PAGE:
Micky Allan, interview with Yvette Dal Pozzo, May 1, 2020.

[8] Janine Burke, “Micky Allan,” Know My Name (Canberra: National Gallery of Australia, 2020), 26–27.

[9] Allan has articulated the reasons behind embracing ‘female’ qualities in her work, “I made a decision a few years ago not to hold back in any way from generating anything in my work that might issues from my femaleness. I don’t care how delicate, how soft, how subtle it becomes. Love, compassion, beauty, praise. In their clear form they are neither male nor female, but how far have we associated them really with the ‘female’ and therefore the ‘lesser’ and women have thrown them off in reaction.”

Micky Allan, “Micky Allan [artist’s statement],” undated [approximately 1994], accessed in National Gallery of Australia archive, 3.

[10] “Performance,” Micky Allan, accessed April 30, 2020, http://www.mickyallan.com/Bodies/Performance.html

[11] Stephen Jones, “Video art at the National Gallery of Victoria: 1973–78,” Art Journal 52 (September 25, 2014), https://www.ngv.vic.gov.au/essay/video-art-at-the-national-gallery-of-victoria-1973-78/.

“Australian and New Zealand Post-Object Show-A Survey,” Design and Art Australia Online, accessed May 1, 2020, https://www.daao.org.au/bio/event/event_incoming_people/post-object-art-in-australia-and-new-zealand/.

[12] Daniel Palmer, “Photography as Social Encounter: Three Works by Micky Allan, Sophie Calle and Simryn Gill,” Australian and New Zealand Journal of Art 14, no. 2 (2014), https://www-tandfonline-com.virtual.anu.edu.au/doi/full/10.1080/14434318.2014.973011.

“Tracey Emin: My Bed,” TATE, accessed April 30, 2020, https://www.tate.org.uk/art/artworks/emin-my-bed-l03662.

Alina Cohen, “Tracey Emin’s “My Bed” Ignored Society’s Expectations of Women,” Artsy, July 30, 2018, https://www.artsy.net/article/artsy-editorial-tracey-emins-my-bed-ignored-societys-expectations-women.

“Destiny Deacon,” Roslyn Oxley9 Gallery, accessed April 30, 2020, https://www.roslynoxley9.com.au/artist/destiny-deacon.

[13] Micky Allan, “Micky Allan [artist’s statement],” undated [approximately 1994], accessed in National Gallery of Australia archive, 2.

[14] “My Trip,” Micky Allan, accessed April 28, 2020, http://www.mickyallan.com/Bodies/MyTrip.html.

[15] “Performance,” Micky Allan, accessed April 28, 2020, http://www.mickyallan.com/Bodies/Performance.html.

[16] “Babies,” Micky Allan, accessed April 28, 2020, http://www.mickyallan.com/Bodies/Babies.html.

“Old Age,” Micky Allan, accessed April 28, 2020, http://www.mickyallan.com/Bodies/OldAge.html.

“Old Age,” Art Gallery of New South Wales, accessed April 28, 2020, https://www.artgallery.nsw.gov.au/collection/works/116.1978.1/.

[17] Micky Allan, “Micky Allan [artist’s statement],” undated [approximately 1994], accessed in National Gallery of Australia archive, 2.

[18] Memory Holloway, “The Many Faces of Women,” The Australian, June 6, 1978.

[19] Micky Allan, “Micky Allan [artist’s statement],” undated [approximately 1994], accessed in National Gallery of Australia archive, 2.

[20] The creation of this inviting environment was deliberate as Allan was frustrated that viewers “would have all the interesting discussion when they were at the coffee shop, when the artist was nowhere near”. In making her exhibition more informal, Allan de-mystified the divide between creator and viewer.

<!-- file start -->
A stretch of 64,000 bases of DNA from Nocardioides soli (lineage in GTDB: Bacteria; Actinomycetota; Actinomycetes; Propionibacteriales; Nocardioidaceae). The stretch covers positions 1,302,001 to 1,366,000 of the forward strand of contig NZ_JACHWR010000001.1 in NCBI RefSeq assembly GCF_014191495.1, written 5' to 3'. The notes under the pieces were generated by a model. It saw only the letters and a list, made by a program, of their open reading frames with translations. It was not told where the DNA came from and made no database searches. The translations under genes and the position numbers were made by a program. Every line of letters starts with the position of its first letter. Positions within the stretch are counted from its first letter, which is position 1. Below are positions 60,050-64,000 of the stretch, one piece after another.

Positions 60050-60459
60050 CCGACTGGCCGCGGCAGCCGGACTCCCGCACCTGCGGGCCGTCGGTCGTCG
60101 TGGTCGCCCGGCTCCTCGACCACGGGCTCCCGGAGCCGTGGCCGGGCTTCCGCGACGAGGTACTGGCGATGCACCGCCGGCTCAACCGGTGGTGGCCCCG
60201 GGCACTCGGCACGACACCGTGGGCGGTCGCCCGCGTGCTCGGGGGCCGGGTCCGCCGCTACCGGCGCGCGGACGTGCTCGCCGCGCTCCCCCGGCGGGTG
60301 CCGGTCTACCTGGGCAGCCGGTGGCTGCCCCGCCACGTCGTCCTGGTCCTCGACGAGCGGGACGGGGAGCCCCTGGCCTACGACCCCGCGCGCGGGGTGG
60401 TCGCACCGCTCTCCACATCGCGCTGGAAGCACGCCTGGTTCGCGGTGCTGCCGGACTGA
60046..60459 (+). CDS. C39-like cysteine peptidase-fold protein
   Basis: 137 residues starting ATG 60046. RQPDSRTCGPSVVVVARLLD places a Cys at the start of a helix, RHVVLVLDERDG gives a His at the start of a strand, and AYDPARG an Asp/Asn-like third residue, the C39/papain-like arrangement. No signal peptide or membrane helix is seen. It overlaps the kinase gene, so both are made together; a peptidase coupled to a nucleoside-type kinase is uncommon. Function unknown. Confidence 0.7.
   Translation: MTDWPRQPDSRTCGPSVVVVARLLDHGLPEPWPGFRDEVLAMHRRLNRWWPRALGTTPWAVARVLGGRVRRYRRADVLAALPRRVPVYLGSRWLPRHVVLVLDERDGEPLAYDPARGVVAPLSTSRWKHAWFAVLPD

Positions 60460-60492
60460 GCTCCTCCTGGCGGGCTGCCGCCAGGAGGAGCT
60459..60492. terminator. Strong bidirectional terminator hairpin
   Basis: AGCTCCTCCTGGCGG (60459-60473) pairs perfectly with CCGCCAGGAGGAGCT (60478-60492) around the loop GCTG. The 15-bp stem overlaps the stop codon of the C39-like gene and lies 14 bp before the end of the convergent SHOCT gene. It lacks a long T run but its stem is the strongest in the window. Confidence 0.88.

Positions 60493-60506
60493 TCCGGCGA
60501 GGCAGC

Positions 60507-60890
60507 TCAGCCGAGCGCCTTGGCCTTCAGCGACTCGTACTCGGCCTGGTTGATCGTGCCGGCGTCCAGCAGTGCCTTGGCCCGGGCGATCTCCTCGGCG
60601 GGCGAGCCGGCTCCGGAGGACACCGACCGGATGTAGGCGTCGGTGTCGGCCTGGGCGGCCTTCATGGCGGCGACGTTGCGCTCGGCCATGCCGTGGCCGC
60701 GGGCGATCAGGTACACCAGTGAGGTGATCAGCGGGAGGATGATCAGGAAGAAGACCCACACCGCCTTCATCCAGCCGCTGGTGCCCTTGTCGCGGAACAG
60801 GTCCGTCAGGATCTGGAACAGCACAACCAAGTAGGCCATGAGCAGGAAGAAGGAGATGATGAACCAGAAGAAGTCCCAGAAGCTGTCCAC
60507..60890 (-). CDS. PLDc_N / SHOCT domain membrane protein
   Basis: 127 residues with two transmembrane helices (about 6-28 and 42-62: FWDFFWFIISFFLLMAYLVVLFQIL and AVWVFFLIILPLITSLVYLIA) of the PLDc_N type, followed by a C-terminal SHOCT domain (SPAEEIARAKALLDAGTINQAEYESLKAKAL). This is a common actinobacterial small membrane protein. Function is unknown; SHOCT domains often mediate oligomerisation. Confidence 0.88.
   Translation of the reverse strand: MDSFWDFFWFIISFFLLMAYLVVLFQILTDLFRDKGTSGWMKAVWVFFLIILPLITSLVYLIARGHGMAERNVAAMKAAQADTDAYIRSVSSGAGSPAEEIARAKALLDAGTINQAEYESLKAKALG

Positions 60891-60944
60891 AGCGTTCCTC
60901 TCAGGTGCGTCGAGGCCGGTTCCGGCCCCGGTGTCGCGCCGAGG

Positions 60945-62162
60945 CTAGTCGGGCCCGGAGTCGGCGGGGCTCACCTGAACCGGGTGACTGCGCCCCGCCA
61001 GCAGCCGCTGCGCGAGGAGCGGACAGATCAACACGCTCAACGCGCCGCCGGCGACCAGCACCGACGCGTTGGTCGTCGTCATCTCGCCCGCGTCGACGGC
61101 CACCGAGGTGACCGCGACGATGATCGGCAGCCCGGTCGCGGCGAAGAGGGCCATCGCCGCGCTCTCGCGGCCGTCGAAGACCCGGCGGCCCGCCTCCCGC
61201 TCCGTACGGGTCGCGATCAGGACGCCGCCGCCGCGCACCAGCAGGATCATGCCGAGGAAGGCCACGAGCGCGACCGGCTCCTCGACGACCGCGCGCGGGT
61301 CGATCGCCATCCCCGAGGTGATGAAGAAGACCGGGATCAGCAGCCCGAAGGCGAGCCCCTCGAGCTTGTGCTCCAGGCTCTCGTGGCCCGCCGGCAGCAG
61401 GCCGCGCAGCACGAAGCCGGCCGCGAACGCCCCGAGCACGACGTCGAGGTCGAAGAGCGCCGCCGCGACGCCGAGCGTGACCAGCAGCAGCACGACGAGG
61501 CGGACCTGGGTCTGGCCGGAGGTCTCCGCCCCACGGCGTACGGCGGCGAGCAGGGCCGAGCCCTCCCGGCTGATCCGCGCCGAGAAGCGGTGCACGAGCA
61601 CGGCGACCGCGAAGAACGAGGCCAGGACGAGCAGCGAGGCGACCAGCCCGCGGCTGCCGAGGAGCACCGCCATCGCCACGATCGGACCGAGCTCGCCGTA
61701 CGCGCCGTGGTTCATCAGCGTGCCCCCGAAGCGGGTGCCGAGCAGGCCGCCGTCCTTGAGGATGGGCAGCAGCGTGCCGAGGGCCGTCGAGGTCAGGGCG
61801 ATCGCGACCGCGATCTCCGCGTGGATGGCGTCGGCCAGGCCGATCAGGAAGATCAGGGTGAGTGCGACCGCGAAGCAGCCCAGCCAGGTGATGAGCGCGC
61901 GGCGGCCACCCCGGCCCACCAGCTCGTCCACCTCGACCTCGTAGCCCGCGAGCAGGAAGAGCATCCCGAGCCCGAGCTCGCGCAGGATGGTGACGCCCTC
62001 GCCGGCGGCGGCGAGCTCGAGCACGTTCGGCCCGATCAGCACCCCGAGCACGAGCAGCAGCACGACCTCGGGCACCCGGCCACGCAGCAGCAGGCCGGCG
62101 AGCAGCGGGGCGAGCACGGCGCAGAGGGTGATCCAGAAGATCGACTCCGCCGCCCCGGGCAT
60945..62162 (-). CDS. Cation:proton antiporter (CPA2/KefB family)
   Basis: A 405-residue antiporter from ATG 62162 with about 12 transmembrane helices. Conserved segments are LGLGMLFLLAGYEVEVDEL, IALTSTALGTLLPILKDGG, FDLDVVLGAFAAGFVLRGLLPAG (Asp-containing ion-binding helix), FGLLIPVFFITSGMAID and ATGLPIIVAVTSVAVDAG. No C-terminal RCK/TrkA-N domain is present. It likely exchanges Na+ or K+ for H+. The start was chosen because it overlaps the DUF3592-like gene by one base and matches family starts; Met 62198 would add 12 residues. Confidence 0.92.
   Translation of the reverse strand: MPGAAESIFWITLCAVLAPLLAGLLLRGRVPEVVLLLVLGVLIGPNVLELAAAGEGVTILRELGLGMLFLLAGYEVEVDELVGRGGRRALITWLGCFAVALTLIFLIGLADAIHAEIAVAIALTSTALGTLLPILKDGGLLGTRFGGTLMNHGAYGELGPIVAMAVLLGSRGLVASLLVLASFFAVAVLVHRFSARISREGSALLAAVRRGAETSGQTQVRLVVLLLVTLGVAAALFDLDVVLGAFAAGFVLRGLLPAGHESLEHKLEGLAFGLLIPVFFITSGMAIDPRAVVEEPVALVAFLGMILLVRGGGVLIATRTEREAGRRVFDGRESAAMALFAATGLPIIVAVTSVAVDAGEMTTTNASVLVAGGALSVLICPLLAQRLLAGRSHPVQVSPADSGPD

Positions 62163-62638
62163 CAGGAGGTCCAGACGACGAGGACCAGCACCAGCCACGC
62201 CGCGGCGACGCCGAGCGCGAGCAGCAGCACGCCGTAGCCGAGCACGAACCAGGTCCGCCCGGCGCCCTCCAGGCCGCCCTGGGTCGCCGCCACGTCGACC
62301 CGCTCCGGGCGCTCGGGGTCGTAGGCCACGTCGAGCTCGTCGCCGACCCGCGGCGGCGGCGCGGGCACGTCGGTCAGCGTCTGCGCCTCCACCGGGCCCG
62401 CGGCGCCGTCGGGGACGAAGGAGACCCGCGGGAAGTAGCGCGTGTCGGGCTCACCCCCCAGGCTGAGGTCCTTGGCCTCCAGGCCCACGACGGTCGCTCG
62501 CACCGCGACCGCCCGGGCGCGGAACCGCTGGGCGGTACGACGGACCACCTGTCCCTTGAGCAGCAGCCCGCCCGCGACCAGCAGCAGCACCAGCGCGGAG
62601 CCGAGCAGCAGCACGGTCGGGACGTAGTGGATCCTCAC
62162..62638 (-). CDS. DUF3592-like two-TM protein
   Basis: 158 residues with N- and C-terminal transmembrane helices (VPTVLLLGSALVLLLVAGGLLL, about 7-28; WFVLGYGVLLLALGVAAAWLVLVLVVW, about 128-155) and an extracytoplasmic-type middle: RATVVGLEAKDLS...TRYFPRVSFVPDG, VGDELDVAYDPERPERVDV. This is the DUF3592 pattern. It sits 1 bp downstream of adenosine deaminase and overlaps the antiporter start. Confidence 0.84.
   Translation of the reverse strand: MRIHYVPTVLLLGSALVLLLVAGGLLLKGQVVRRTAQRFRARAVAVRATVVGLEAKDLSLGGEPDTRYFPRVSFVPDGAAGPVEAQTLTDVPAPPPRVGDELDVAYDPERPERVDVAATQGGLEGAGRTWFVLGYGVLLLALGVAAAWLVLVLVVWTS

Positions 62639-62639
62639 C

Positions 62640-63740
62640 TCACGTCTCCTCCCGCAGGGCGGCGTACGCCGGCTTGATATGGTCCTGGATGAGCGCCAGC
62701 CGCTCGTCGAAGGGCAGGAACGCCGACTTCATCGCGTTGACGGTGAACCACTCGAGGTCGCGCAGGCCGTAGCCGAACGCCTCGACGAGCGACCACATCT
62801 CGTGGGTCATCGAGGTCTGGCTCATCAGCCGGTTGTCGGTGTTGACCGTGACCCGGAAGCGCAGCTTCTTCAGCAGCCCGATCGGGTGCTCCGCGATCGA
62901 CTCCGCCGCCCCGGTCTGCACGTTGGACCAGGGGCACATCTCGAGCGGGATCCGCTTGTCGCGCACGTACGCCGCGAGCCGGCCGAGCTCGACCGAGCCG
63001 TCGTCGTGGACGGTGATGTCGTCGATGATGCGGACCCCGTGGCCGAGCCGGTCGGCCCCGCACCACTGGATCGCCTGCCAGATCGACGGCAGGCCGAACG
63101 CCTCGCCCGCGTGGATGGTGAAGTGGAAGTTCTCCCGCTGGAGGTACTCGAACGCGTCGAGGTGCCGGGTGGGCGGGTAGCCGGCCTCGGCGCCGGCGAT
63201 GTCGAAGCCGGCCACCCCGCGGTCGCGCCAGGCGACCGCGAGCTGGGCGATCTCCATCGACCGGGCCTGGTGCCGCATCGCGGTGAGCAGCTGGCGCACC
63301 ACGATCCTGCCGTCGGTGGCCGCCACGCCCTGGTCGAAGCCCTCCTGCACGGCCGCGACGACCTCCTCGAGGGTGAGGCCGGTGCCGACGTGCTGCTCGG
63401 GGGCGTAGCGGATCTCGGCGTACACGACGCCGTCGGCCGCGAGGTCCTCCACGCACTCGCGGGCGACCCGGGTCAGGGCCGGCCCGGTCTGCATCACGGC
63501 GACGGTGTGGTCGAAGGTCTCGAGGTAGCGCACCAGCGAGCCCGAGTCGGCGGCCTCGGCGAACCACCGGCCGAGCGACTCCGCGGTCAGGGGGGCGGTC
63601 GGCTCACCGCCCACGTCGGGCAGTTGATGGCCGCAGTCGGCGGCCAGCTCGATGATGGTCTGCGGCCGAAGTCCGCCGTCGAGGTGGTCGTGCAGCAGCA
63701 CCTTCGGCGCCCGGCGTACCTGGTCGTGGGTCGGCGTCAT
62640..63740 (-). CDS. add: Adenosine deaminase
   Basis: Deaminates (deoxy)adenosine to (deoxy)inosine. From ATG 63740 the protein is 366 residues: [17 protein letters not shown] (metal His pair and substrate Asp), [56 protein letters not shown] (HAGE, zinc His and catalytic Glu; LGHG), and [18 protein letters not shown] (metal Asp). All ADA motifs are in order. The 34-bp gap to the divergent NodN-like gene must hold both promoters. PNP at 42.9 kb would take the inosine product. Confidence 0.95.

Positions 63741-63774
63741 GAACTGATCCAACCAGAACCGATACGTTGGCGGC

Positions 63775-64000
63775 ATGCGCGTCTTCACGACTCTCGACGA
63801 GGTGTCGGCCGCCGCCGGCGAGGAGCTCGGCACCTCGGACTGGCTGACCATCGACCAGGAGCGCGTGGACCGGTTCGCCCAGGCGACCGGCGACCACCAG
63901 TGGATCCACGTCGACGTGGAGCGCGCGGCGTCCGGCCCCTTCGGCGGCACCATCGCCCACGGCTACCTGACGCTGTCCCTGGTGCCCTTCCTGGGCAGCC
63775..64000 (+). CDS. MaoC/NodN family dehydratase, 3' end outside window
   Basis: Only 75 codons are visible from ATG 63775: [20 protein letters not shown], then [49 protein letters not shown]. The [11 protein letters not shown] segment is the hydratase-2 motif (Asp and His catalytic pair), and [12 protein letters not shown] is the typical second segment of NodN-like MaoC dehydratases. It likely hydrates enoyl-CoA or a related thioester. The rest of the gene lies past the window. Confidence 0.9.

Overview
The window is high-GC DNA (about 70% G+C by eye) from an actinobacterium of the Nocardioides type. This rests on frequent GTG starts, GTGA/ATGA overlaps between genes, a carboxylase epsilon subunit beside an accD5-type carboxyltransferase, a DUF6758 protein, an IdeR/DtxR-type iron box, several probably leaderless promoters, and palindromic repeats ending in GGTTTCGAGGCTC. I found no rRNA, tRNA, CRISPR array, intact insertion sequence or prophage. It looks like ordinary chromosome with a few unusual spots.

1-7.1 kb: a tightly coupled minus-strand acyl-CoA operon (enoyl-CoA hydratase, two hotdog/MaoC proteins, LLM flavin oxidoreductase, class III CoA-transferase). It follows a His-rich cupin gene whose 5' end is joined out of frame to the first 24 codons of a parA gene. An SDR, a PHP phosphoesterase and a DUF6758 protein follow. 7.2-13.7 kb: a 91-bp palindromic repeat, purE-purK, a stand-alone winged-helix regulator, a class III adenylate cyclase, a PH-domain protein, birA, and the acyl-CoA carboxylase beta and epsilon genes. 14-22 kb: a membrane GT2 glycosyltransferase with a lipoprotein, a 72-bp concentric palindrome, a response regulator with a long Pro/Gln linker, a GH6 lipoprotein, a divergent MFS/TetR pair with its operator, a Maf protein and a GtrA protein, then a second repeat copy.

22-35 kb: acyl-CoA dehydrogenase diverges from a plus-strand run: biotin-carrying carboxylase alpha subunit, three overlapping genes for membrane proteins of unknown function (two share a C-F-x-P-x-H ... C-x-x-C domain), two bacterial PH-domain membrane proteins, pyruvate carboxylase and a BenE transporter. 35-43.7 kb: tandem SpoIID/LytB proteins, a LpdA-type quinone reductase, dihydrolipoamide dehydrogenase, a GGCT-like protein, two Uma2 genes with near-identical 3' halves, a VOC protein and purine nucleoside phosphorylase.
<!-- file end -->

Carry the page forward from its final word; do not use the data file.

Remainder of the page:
[21] “Live-in Show,” Micky Allan, accessed April 28, 2020, http://www.mickyallan.com/Bodies/Live-inShow.html

[22] Allan’s Live-in Show reflects what curator Nicholas Bourriaud would describe as “relational aesthetics”. In 1998 Bourriaud defined the term as “A set of artistic practices which take as their theoretical and practical point of departure the whole of human relations and their social context, rather than an independent and private space”. For more discussion of Allan’s works in relation to relational aesthetics and social encounters refer to Daniel Palmer’s text “Photography as Social Encounter: Three Works by Micky Allan, Sophie Calle and Simryn Gill”.

Daniel Palmer, “Photography as Social Encounter: Three Works by Micky Allan, Sophie Calle and Simryn Gill,” Australian and New Zealand Journal of Art 14, no. 2 (2014), https://www-tandfonline-com.virtual.anu.edu.au/doi/full/10.1080/14434318.2014.973011.

“Relational Aesthetics,” TATE, accessed April 30, 2020, https://www.tate.org.uk/art/art-terms/r/relational-aesthetics.

[23] “James Gleeson Interviews: Frank Watters,” National Gallery of Australia, accessed May 1, 2020, https://nga.gov.au/research/gleeson/pdf/watters.pdf.

“chatting with artist vivienne binns about her life and the importance of feminist art,” I-D, accessed May 1, 2020, https://i-d.vice.com/en_au/article/nen4qk/chatting-with-artist-vivienne-binns-about-her-life-and-the-importance-of-feminist-art.

“The D’Oyley Show,” Art Gallery of New South Wales, accessed May 1, 2020, https://www.artgallery.nsw.gov.au/collection/works/175.1981.5/.

[24] Jenepher Duncan, “Micky Allan — Biography,” Micky Allan: Perspective 1975–1987 (Melbourne: Monash University Gallery, 1987), 12.

[25] Amelia Wallin, “Feminism in the Archives and the Archive in Feminism: Propositions Gleaned from Alex Martinis Roe’s To Become Two,Performance Paradigm 13 (2017): 137, https://www.performanceparadigm.net/index.php/journal/article/view/197/194.

[26] “Westbury Quilt,” National Gallery of Australia, accessed May 1, 2020, https://artsearch.nga.gov.au/detail.cfm?IRN=120013.

“Bodies in Time,” Barbara Cleveland, accessed May 2, 2020, http://www.barbaracleveland.com.au/#/bodies-in-time/.